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Ramakrishna Chakravarthi, Denis G. Pelli; The same binding in contour integration and crowding. Journal of Vision 2011;11(8):10. doi: 10.1167/11.8.10.
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© ARVO (1962-2015); The Authors (2016-present)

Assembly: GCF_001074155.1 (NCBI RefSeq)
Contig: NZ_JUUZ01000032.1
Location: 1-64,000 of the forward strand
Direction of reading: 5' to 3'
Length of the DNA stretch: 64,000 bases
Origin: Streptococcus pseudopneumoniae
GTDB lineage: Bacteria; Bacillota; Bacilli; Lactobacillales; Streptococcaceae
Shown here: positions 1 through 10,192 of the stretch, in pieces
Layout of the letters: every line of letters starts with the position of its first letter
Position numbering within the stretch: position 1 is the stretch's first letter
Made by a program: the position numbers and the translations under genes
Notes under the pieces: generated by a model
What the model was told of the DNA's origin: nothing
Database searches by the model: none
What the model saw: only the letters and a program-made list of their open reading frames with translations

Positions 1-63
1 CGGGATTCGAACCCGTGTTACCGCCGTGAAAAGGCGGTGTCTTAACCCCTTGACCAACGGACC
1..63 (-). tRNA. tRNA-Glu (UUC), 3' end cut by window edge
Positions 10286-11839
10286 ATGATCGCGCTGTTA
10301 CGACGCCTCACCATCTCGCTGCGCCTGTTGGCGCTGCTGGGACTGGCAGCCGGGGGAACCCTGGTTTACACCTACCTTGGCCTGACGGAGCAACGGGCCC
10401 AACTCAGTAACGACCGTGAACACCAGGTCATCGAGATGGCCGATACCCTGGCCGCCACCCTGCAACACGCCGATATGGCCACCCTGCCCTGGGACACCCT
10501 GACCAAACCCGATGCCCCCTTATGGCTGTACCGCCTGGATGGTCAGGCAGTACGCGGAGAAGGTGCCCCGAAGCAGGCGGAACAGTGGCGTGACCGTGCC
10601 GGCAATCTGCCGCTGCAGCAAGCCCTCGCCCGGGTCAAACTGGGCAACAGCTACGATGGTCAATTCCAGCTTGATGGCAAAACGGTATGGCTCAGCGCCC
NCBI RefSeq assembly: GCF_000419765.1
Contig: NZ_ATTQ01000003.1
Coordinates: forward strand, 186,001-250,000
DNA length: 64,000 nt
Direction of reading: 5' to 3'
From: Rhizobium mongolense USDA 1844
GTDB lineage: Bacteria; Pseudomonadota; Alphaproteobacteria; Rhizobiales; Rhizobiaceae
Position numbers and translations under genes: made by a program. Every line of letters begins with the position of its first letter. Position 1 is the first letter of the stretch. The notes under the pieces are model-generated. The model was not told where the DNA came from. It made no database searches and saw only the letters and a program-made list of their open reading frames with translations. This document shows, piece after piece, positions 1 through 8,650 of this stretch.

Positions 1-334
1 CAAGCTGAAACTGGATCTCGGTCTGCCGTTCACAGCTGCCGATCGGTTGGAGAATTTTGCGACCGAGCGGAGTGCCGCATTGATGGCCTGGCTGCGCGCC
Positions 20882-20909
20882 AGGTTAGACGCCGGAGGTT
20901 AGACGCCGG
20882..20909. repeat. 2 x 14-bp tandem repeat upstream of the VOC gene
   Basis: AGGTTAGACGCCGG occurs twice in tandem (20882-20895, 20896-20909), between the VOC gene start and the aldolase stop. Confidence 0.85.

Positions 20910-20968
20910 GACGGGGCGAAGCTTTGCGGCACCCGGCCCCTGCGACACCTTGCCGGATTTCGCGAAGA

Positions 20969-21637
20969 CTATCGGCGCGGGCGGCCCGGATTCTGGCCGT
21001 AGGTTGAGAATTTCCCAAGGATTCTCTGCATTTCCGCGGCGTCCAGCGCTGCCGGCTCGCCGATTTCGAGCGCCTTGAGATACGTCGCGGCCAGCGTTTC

Binding of features helps object recognition in contour integration but hinders it in crowding. In contour integration, aligned adjacent objects group together to form a path. In crowding, flanking objects make the target unidentifiable. However, to date, the two tasks have only been studied separately. K. A. May and R. F. Hess (2007) suggested that the same binding mediates both tasks. To test this idea, we ask observers to perform two different tasks with the same stimulus. We present oriented grating patches that form a “snake letter” in the periphery. Observers report either the identity of the whole letter (contour integration task) or the phase of one of the grating patches (crowding task). We manipulate the strength of binding between gratings by varying the alignment between them, i.e., the Gestalt goodness of continuation, measured as “wiggle.” We find that better alignment strengthens binding, which improves contour integration and worsens crowding. Observers show equal sensitivity to alignment in these two very different tasks, suggesting that the same binding mechanism underlies both phenomena. It has been claimed that grouping among flankers reduces their crowding of the target. Instead, we find that these published cases of weak crowding are due to weak binding resulting from target–flanker misalignment. We conclude that crowding is mediated solely by the grouping of flankers with the target and is independent of grouping among flankers.
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